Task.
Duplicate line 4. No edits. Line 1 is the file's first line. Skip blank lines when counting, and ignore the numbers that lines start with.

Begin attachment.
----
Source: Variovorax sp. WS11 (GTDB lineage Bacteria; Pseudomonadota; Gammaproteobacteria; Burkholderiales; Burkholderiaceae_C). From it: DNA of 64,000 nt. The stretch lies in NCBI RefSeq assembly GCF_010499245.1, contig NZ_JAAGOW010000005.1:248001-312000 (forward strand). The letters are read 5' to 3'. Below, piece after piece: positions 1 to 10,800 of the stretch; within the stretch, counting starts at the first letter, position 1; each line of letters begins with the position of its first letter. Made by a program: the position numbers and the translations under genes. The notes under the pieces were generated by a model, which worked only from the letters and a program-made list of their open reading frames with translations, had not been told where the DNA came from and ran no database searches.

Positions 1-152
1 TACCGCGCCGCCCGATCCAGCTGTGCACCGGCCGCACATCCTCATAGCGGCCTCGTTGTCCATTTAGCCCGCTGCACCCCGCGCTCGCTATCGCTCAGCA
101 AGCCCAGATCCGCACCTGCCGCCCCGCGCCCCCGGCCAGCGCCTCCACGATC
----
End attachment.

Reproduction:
101 AGCCCAGATCCGCACCTGCCGCCCCGCGCCCCCGGCCAGCGCCTCCACGATC